Sonnets from the Cherokee (III)

What is this nameless something that I want,
Forever groping blindly, without light,—
A ghost of pain that does forever haunt
My days, and make my heart eternal night?
I think it is your face I so long for,
Your eyes that read my soul at one warm glance;
Your lips that I may touch with mine no more
Have left me in their stead a thrusting lance
Of fire that burns my lips and sears my heart
As all the dreary wanton years wear through
Their hopeless dragging days. No lover’s art
Can lift full, heavy sorrow from my view
Or still my restless longing, purge my hate,
Because I learned I loved you, dear, too late. 

The Hunter’s Wooing

Come roam the wild hills, my Cherokee Rose, 
Come roam the wild hills with me. 
We’ll follow the path where the Spavinaw flows, 
Dashing wild on its way to the sea, 
On its wearisome way to the sea. 
We’ll chase the fleet deer from its lair in the woods;
We’ll follow the wolf to his den. 

When the sun hides his face, we’ll rest in the woods;
Hid away from the worry of men. 
Hid away from the bother of men. 

And then we’ll go home, my Cherokee Rose,
Where the Senecas live in the heart of the hills
By the rippling Cowskin, where the Saulchana grows,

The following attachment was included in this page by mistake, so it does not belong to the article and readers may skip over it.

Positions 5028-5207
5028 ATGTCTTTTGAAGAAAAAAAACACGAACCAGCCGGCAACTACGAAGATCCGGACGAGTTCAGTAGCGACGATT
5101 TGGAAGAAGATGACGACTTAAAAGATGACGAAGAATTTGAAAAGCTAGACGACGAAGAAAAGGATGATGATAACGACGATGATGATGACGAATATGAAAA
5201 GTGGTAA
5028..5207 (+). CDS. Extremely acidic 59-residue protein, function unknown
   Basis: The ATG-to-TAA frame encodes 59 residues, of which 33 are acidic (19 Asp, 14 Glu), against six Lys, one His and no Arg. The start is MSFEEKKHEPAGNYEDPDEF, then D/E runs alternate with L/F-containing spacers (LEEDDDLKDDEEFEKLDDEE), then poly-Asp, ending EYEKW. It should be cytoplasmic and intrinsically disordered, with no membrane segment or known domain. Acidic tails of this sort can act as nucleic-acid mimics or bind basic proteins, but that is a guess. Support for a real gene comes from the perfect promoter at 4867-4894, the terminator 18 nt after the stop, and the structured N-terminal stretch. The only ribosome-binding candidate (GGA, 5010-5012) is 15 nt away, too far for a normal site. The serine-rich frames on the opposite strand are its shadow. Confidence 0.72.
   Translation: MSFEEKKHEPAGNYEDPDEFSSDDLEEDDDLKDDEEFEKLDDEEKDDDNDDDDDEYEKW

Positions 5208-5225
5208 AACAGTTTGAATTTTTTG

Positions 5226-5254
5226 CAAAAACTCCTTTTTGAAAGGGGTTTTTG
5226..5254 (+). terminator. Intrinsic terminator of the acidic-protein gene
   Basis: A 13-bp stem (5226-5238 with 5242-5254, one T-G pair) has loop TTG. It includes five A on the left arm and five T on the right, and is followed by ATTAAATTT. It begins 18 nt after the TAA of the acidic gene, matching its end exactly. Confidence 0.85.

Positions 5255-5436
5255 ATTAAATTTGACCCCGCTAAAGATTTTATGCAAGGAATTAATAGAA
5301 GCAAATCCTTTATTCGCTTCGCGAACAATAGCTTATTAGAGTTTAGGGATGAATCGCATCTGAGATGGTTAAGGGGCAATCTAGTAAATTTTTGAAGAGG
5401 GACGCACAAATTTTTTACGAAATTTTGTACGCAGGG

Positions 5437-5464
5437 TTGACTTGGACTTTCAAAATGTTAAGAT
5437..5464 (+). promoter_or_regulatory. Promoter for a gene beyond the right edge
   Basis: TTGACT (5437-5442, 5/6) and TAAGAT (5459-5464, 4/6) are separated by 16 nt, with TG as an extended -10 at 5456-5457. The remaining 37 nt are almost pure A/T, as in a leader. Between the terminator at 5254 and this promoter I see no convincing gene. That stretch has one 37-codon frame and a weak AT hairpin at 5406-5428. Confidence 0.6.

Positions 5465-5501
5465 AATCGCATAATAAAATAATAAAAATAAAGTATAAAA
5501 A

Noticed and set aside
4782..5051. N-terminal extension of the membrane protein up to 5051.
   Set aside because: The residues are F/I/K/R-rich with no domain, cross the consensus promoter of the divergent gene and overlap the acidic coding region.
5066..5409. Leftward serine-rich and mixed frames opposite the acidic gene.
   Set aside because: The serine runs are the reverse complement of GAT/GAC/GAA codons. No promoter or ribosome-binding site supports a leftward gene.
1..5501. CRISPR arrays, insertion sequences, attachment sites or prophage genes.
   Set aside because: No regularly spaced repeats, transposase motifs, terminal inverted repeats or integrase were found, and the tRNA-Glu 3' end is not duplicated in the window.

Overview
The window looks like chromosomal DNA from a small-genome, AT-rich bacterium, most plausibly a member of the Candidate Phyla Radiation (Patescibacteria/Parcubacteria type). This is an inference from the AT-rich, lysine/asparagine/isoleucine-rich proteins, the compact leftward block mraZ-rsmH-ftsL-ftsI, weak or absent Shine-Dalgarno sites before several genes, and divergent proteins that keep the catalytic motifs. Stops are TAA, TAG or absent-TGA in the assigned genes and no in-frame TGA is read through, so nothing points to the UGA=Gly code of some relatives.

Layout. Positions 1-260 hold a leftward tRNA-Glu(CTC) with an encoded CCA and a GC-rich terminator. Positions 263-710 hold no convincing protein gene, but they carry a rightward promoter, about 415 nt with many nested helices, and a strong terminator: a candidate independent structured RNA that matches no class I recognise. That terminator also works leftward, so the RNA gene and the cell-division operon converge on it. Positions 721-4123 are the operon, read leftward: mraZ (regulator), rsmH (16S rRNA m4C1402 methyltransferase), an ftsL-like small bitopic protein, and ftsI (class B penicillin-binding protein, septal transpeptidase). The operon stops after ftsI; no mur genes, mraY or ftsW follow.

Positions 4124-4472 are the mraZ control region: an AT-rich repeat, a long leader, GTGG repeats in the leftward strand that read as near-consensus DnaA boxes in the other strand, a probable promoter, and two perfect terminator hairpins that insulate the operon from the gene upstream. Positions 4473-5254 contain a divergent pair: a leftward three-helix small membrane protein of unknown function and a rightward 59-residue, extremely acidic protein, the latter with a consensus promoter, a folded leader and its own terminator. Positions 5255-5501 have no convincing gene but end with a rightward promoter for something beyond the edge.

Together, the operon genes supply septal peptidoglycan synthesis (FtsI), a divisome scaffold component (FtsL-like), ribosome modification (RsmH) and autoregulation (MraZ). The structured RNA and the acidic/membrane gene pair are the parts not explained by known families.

We’ll go home to the Coyauga hills, 
To the sheltering Coyauga hills. 

Songs of the Spavinaw

I am the river of Spavinaw,
    I am the river of pain;
Sadness and gladness must answer my law;
Measure for measure I give, and withdraw
Back through the hills of the Spavinaw,
    Hiding away from the plain.

I am the river of Spavinaw;
    I sing the songs of the world;
Dashing and whirling, swishing and swirling,
Delicate, mystical, silvery spray hurling,
    Sing I the songs of the world,
    The passionate songs of the world.

I sing of laughter and mirth,
    And I laugh in a gurgle of glee
As the myriad joys of the earth
    Trip through the light with me.
Gay shallows dimple, sparkle and ripple.
    Like songs that a lover would sing,
      Skipping in moonlight,
      Tripping in moonlight,
    Whispering echoes of spring.

And again
    I move with the slow sadness of pain.
In my dark blue deep, where the shadows creep,
    I catch up life’s sorrows and mirror them back again.
And my song is a throbbing, pitiful sobbing,
    Choked by an agonized pain.

And then
    I move forth toward the beckoning north,
       And I sing of the power of men.
           As I dash down my falls,
           As I beat at my walls
Frantically fighting, running and righting,
All through the flood, through the snarling and biting,
       I sing of the power of men,
       Of the hurry and power of men.

       I am the river of Spavinaw,
       I am the giver of pain;
Sadness and gladness must answer my law;
Measure for measure I give, and withdraw
Back through the hills of the Spavinaw,
       Hiding away from the plain.

If You Knew

If you could know the empty ache of loneliness,
          Masked well behind the calm indifferent face
Of us who pass you by in studied hurriedness,
          Intent upon our way, lest in the little space
Of one forgetful moment hungry eyes implore
          You to be kind, to open up your heart a little more,
I’m sure you’d smile a little kindlier, sometimes,